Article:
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heistotron

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  1. This is great! I do want to note though, that for a lot of schools outside the top 5, accepted GPA doesn't necessarily mean enrolled GPA (which is usually lower). Understandably, the strongest candidates (usually with very high GPAs) will be admitted at a lot of programs, but are less likely to commit if it's not a UC Berkeley/Caltech/MIT etc. Thus, even schools in the lower top 10 e.g. UT Austin may see a drop between accepted GPA and enrolled GPA, as candidates who are not as strong and without as much offers are more likely to commit. In their 2017-2018 data, UT Austin's average accepted GPA was a 3.88, but had an enrolled GPA of 3.83. Source: https://gradschool.utexas.edu/admissions/where-to-begin/admissions-and-enrollment-statistics Mind you, they're not big drops to begin with at a top 10 program like UT Austin, but less competitive programs are more likely to see bigger differences between average and enrolled GPAs. What this means is, if you see an average accepted GPA that makes you hesitate to apply to a program, more often than not your chances aren't as bad as you think. Finally, people that post results + stats on Gradcafe also heavily skew towards the most competitive/highest achievers and may not fully represent the applicant pool. Still, there are some exceptions like MIT in the provided link with an average GPA that's pretty much in line with official stats.
  2. I can't help but think places like Columbia/UPenn would be great in terms of tissue engineering research. They both have strong BME programs and their proximity to medical campuses only help (from my understanding a lot of faculty are funded by NIH grants).
  3. I'll start: Undergrad Institution (approx. rank/reputation in STEM): R1 Public, US News Top 100 for National Universities (top 50 for ChemE grad schools) Major(s): Chemical Engineering Minor(s): Biological Engineering GPA in Major: 3.84/4.00 Overall GPA: 3.79/4.00 Demographics/Background: International Male, Asian GRE Scores: haven't taken; practice tests consistently 165Q Q: xxx (xx%) V: xxx (xx%) W: x.x (xx%) LOR: 1x strong (from main PI), 1x good (from summer REU), haven't decided 3rd (probably from instructor I TA'd for) Research Experience: 2.5 years materials science research in undergrad, 1 summer REU in biocatalysis Publications/Abstracts/Presentations: 5x posters (including regional & national conferences), 1x oral presentation Awards/Honors/Recognitions: 2x poster prizes, year-long research fellowship & travel award from my home university, engineering scholarship Fellowships/Funding: Ineligible for everything as international 😕 Pertinent Activities or Jobs: ChemE tutor and TA'd a couple classes, Other Miscellaneous Accomplishments: N/A Anything else in your application that might matter (faculty connections, etc.): One of my recommenders did their postdoc at MIT, but I feel this holds true for a lot of recommenders Research Interests: Catalysis (either protein based e.g. biocatalysis or materials-based e.g. zeolites, porous materials) Institutions/Programs: All for PhD in ChemE Loooooong shot (UC Berkeley already discourages internationals from applying to begin with) : UC Berkeley MIT If lucky: UC Santa Barbara UMinnesota UW Madison UT Austin Northwestern Columbia UPenn Johns Hopkins Should have a reasonable shot at: Cornell CU Boulder UWashington UArkansas UVA *How I feel about my chances are based off of discussions with my advisor, as well as having seen admission stats/class profiles at programs that release them Comments:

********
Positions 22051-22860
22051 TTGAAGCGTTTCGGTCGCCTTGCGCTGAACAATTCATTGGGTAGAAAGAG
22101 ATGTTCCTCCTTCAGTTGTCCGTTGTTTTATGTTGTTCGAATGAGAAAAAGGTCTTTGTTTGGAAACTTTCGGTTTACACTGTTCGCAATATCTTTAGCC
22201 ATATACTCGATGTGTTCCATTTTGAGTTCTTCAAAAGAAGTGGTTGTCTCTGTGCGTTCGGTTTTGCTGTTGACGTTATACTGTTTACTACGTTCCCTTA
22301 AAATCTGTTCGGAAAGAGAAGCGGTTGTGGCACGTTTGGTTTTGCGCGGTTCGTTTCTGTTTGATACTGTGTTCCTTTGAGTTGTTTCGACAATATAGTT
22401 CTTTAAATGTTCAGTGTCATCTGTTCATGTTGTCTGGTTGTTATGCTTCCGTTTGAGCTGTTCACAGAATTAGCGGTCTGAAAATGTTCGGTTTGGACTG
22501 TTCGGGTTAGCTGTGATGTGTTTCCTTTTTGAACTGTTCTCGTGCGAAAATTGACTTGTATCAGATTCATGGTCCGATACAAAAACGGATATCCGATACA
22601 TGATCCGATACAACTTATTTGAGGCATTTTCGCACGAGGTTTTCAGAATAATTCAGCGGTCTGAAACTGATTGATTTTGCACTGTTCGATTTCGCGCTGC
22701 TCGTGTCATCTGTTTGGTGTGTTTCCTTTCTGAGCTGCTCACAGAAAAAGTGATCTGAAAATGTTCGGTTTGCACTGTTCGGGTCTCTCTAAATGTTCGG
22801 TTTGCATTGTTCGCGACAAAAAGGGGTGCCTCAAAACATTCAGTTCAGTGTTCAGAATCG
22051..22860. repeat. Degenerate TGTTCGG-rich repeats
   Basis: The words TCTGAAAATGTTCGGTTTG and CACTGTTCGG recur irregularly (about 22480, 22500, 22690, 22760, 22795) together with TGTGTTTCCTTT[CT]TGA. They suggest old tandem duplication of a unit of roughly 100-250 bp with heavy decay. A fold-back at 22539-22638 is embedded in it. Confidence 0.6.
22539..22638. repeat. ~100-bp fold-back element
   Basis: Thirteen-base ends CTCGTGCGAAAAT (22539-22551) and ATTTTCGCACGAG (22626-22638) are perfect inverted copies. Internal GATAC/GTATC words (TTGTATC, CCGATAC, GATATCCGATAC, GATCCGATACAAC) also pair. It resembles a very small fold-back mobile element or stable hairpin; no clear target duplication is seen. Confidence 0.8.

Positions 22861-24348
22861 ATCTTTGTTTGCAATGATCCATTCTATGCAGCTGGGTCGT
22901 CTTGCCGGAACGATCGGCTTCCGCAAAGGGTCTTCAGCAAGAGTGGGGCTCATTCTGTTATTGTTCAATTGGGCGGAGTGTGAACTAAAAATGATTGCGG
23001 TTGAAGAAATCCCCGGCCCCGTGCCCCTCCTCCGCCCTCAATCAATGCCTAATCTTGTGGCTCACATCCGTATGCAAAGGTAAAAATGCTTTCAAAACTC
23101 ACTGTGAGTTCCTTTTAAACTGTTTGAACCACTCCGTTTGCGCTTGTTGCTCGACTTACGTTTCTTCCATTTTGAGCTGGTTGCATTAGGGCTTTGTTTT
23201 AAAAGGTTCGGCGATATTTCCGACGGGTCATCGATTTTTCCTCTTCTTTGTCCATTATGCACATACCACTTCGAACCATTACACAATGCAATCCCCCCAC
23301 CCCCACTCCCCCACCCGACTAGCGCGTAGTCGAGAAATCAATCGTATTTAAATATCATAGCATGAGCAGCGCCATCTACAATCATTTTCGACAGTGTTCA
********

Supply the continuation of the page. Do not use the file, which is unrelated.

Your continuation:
4. I agree with @daromi A 3.5GPA seems to be the "cutoff" for the most tippity top schools and even so, upward trajectories are very favorable and the entire application is still likely to be considered holistically. Anecdotally, I know a couple people with <3.6GPAs and no publications still get into CU Boulder's PhD program in ChemE -- your chances for CU Boulder seem to be very solid.
  5. With the looming recession it'll be good to cut down on costs. The ballpark cost difference between your two programs looks to be about $70k (Northeastern total) v.s. $160k (JHU total). Northeastern BME is no Johns Hopkins, but it's still a very well-respected program with strong industrial placement & connections. And if you later decide on pursuing further grad school through a PhD/MD, then you'll be glad you have $90k less in loans than you'd have had otherwise. I don't know what to comment in terms of coursework difficulty, but I would think that doing well at Northeastern in terms of coursework and even research perhaps will set you up very well for getting into top PhD programs in BME or solid jobs in industry.
  6. Curious as well. My uni's department (R1) has a fairly even mix of cancer biology, biofuels, catalysis, computational and modeling, materials, polymers, and even process optimization. The one thing my department does not have is electrochemistry (afaik this field is becoming more and more uncommon amongst ChemE departments). Amongst applicants, I'd wager the most popular research field would be some form of bio-engineering, whether it be in biomaterials, biocatalysis, protein engineering/therapeutics, and synthetic biology.
  7. Stats are Ok but there are much bigger questions. What are your research interests? Are you aiming for masters or PhD programs? You definitely have very reasonable odds at chemical engineering programs ranked 50-100 and I would apply to a few higher ranked ones as well. But most important thing is to figure out what you actually want to work on and that's not something people can easily recommend without you providing more info.
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